It’s understandable that Haynes and Nagy have widened the perspective of the text away from Therese’s point of view and some of the new scenes that they’ve devised for Carol – ones that attempt to flesh out her relationship with her husband Harge (Kyle Chandler), for example – are quite good. Another terrific invention is an opening structural device that, featuring an unfortunate intrusion and one character’s hand placed galvanizingly on the shoulder of another, plays a direct and delicious homage to David Lean’s Brief Encounter (1945).
However, in making the character of Carol too easily sympathetic – a more conventional victim rather than the seductive but often brittle and unreachable figure of the book – Nagy and Haynes have weakened the role and given Cate Blanchett fewer notes than she might have had to play. For example, when Carol is slightly rude to Therese in one scene, she instantly calls her to apologise, and when asked to give a verdict on Therese’s photos, she immediately pronounces them “perfect”. Not so in the book. Moreover, Haynes and Nagy are almost embarrassingly eager to show what a concerned and doting mother Carol is. In short, this Carol is made a shade too adorable, and the character’s capacity for cruelty and withdrawal is stripped away.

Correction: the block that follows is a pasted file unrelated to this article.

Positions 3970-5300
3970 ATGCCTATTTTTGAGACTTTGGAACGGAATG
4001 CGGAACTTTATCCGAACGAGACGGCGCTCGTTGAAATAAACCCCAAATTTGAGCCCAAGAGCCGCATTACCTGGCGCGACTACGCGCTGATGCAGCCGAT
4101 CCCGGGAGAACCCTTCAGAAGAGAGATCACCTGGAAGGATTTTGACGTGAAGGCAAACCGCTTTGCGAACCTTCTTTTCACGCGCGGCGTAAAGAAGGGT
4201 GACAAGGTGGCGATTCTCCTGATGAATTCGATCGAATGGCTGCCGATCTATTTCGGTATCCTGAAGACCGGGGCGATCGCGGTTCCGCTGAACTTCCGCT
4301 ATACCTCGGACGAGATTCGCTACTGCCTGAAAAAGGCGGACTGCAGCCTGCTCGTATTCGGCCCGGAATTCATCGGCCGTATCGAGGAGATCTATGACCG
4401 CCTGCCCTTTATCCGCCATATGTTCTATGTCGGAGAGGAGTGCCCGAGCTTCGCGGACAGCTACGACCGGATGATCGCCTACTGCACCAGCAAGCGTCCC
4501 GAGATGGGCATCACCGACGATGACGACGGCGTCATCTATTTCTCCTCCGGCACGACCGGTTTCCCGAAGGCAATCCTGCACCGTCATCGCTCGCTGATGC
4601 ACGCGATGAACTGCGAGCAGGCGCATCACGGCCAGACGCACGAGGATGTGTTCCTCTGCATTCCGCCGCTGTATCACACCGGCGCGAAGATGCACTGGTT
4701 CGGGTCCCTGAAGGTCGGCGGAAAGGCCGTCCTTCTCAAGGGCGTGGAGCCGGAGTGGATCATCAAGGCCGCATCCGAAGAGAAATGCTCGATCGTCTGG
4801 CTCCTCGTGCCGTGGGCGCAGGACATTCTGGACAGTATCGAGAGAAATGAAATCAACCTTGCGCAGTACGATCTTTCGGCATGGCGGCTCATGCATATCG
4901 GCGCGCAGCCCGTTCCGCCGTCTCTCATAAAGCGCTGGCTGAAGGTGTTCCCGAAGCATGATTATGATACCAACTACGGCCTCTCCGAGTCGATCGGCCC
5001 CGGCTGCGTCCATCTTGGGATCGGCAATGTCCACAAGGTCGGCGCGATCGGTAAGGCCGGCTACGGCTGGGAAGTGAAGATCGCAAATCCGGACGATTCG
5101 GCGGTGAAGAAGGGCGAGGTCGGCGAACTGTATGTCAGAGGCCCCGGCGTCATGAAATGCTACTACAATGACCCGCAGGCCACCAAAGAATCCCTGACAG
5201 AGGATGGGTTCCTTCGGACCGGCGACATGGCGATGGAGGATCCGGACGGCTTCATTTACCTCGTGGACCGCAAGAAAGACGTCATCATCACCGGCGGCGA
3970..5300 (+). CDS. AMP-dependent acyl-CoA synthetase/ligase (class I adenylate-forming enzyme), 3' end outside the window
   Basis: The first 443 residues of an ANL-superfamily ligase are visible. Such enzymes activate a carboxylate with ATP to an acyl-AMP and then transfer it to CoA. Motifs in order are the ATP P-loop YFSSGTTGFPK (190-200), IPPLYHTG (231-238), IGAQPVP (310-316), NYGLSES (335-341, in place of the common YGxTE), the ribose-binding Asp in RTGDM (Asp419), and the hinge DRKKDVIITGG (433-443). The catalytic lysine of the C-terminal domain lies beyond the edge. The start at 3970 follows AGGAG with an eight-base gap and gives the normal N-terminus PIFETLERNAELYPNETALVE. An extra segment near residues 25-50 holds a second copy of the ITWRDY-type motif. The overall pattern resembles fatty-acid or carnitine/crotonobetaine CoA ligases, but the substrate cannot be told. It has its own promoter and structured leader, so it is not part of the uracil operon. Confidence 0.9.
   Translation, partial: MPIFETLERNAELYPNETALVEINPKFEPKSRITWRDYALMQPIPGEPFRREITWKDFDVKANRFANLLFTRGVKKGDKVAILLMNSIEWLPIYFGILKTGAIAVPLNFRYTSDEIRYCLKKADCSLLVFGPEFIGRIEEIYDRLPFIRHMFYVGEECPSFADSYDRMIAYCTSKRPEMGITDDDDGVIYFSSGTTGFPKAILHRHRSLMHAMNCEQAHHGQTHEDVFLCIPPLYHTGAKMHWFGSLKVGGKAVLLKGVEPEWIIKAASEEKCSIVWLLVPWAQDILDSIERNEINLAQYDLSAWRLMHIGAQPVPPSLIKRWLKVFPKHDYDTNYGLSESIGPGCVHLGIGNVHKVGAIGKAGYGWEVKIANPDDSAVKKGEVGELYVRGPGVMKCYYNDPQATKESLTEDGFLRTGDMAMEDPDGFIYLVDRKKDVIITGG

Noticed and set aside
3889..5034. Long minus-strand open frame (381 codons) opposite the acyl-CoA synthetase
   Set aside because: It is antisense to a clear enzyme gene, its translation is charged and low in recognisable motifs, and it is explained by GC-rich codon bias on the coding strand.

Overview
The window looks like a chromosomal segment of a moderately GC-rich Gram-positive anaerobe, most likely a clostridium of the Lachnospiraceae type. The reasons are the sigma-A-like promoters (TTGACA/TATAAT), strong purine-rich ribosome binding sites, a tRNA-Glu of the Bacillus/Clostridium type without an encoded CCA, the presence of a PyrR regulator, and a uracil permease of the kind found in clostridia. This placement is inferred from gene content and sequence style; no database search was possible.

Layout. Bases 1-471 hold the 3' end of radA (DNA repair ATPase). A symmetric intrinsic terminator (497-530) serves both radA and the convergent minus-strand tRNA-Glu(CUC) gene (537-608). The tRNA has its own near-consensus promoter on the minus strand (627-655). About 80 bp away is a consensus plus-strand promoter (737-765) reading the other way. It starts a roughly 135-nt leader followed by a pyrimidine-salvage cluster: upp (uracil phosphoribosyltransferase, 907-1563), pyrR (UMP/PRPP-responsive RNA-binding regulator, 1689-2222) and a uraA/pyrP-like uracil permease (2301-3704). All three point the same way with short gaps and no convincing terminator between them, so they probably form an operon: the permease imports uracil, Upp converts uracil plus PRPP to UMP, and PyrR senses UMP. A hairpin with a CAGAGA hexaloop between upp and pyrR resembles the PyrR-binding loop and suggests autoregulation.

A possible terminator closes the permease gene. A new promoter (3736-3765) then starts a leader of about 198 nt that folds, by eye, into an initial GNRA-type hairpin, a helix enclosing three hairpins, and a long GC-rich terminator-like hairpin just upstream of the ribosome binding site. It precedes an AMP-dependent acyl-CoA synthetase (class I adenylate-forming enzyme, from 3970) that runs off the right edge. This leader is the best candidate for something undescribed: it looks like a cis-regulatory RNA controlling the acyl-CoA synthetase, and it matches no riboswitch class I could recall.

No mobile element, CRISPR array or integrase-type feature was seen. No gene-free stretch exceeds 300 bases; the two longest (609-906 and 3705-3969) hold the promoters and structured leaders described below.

Blanchett is a vision, of course: immaculately coiffured and costumed, she looks like a dream image of slightly fated ‘50s bourgeois glam. The actress has, as always, put great care and consideration into her work: the sensual gait, the low, caressing vocal tones, the Gena Rowlands-esque hair tosses – it all feels very consciously worked out (though never very natural.) But again, the filmmakers’ insistence that we don’t lose sympathy with Carol, even for a moment, blunts the impact of the role.